Oliver Brown: 'Patronising praise must end for women's sport to be equal'
Clearly, a paradigm shift is afoot across France. This week, the hosts of the World Cup savoured a victory over Norway that drew a 34,000 sell-out in Nice, while media interest in Germany's vanquishing of Spain in Valenciennes was so intense that the mixed zone overflowed even while the managers' press conferences took place.
Couple such successes with the fact that England's opening group game against Scotland drew a BBC television audience of 6.1 million, and it is staggering to see the progress that has been made even since 2017, when a British newspaper still had no compunction about running the headline: "Please stop telling us that women's sport is as good as men's - it isn't!"
During an evening at Lord's recently, there was no greater applause than when rowing legend Katherine Grainger called for an end to separating sport into male and female silos, and to treat it instead as "just sport".
The power of that statement is beyond dispute, but it does come with an obvious corollary: namely, that at this watershed moment for women's football, the World Cup matches should be subject to the same criticism, the same scrutiny that is applied in the men's game.
Toni Duggan, England's leading striker, doubts whether this point has yet been reached. In a recent interview, she reflected: "We've actually played badly and people are saying, 'Ah, we're so proud.' Is it just because we're the women's team? If that was the men, you wouldn't be saying that."
She is right, naturally. Take the United States's 13-0 shellacking of Thailand, which raised questions about the winners' etiquette at celebrating so lopsided a scoreline, and about how exactly their overwhelmed opponents had managed to qualify at all. If such a result befell the Thais' male counterparts, it would spark national embarrassment.
But in the women's case, some of the coverage redefined the extremes of glass-half-full thinking. After the US players had shredded them on the pitch, the reporters killed them with kindness. One American website described Kanjana Sungngoen, who had just contributed to conceding 13 goals, as "posing a threat on the right with her pace".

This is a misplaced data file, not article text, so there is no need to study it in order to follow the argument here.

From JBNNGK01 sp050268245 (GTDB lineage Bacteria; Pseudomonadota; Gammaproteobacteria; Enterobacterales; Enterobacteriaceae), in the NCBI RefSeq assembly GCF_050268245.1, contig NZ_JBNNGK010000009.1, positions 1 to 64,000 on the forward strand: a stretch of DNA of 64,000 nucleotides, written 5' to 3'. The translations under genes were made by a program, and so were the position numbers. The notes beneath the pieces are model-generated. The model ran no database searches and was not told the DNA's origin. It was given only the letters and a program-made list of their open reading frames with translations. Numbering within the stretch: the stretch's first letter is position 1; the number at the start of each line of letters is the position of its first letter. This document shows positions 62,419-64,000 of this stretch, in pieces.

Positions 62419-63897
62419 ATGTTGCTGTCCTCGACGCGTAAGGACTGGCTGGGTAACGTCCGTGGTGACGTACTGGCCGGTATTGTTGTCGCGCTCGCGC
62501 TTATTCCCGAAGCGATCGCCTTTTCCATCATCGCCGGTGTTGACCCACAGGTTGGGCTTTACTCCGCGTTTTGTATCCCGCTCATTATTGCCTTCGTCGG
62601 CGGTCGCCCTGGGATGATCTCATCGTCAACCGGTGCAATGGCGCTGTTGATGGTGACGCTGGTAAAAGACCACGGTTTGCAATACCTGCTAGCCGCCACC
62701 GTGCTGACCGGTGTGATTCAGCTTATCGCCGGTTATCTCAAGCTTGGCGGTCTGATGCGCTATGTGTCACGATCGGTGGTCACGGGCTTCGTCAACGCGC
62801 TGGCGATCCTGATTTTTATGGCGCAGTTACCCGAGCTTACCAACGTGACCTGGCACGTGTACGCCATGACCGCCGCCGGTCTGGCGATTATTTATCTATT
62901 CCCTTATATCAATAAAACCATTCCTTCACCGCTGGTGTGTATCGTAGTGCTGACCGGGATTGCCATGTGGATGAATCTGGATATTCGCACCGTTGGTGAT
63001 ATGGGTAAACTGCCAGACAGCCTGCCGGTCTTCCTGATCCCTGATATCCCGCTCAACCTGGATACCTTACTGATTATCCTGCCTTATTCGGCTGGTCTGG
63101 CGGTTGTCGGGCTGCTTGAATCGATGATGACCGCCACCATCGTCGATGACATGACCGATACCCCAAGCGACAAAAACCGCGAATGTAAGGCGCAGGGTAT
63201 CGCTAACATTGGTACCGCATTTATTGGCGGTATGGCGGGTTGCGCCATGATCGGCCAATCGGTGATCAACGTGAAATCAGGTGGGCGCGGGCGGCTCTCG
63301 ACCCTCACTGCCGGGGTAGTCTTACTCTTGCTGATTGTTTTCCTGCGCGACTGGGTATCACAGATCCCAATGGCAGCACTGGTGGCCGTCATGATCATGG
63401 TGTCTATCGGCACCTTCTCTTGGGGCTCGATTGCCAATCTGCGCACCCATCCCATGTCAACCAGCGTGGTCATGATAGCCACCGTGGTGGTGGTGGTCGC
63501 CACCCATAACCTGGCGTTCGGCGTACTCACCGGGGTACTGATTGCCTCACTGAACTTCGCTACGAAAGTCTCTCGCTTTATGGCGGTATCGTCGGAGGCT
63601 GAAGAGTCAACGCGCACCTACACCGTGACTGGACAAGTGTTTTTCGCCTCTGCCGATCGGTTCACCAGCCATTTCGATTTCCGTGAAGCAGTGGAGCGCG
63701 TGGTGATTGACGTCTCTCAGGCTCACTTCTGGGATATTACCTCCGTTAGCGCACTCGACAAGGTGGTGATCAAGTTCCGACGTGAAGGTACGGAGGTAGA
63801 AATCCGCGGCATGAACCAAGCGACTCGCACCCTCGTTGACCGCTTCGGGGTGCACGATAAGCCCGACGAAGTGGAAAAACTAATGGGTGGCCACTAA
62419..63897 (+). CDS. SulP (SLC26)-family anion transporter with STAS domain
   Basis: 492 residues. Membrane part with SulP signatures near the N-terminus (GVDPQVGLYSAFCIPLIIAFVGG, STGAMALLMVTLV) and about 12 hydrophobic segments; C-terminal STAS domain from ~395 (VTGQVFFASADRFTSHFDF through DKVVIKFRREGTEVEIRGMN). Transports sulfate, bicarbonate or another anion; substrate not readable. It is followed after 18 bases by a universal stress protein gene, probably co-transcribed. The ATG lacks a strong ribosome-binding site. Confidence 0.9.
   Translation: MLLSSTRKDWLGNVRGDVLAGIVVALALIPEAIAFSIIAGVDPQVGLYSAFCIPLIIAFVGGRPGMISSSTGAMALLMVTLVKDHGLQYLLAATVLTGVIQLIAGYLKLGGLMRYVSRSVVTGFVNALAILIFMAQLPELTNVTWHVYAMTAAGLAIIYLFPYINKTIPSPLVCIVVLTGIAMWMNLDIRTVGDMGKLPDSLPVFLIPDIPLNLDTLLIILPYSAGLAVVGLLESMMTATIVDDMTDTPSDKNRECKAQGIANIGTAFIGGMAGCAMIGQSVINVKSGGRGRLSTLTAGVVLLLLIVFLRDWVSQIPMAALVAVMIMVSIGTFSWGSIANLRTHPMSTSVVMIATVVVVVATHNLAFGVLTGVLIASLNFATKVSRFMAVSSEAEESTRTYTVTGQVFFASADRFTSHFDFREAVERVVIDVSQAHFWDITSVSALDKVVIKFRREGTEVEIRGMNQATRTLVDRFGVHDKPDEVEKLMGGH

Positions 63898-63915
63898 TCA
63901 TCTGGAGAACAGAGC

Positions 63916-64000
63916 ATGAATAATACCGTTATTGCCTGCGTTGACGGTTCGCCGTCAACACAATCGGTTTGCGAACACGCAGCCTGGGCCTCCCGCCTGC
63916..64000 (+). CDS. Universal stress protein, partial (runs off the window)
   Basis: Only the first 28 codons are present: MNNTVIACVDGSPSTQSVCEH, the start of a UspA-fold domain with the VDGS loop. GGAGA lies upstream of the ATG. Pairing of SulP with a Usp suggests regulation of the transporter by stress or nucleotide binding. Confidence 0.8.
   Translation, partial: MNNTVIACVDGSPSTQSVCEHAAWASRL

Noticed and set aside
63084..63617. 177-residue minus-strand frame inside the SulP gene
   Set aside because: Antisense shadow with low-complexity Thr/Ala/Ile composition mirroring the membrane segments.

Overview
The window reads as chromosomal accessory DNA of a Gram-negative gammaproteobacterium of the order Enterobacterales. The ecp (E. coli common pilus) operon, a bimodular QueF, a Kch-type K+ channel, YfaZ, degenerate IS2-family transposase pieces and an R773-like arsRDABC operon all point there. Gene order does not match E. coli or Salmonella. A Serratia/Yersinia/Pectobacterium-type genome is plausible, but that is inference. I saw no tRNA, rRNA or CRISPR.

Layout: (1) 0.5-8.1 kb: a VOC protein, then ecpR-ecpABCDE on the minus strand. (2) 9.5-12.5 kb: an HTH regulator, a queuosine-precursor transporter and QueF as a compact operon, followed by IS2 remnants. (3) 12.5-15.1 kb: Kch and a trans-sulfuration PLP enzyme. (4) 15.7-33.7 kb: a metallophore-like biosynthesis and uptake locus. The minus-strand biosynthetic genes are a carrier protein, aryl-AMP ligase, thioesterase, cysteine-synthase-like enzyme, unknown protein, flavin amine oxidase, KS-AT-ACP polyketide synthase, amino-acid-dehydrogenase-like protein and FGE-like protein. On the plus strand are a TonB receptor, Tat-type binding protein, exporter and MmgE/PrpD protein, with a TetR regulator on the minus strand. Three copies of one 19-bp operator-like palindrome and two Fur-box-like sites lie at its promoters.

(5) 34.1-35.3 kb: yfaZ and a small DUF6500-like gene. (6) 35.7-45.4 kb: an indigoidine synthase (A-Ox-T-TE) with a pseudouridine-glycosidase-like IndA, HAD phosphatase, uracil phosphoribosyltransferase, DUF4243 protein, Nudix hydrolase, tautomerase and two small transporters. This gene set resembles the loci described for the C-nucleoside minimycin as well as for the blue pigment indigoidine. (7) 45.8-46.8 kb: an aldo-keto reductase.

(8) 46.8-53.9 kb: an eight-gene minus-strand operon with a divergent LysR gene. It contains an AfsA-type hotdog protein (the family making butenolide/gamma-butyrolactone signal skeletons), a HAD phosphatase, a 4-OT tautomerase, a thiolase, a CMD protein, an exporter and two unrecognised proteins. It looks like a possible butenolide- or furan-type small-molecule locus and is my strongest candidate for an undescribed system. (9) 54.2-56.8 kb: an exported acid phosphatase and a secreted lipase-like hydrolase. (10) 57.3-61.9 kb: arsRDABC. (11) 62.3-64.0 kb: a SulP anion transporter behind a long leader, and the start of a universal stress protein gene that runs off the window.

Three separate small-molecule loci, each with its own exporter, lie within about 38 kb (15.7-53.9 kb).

Duggan has grown accustomed, in her two seasons at Barcelona, to less charitable treatment. Footage of the goal she scored against Atletico Madrid in March, in front of almost 61,000 at the Wanda Metropolitano, shows an opposition fan giving her "the finger".
While not excusing the behaviour, she makes it clear that she would rather compete in an environment where passions run high than one where she is slathered in praise for the sake of it.
In these islands, there have been occasions in women's sport when strong support has been expected rather than earned. One instance springs to mind from the 2011 Solheim Cup golf at Killeen Castle in Co Meath. In the space of a single day, Melissa Reid and her partner contrived to lose two matches, despite having led both by one hole with two to play. When I suggested to Alison Nicholas, the European captain, that these collapses cast doubt over Reid's matchplay temperament, she shot me a look that could have curdled milk. "Don't be too hard on her," she snapped. "She gave it 100 per cent."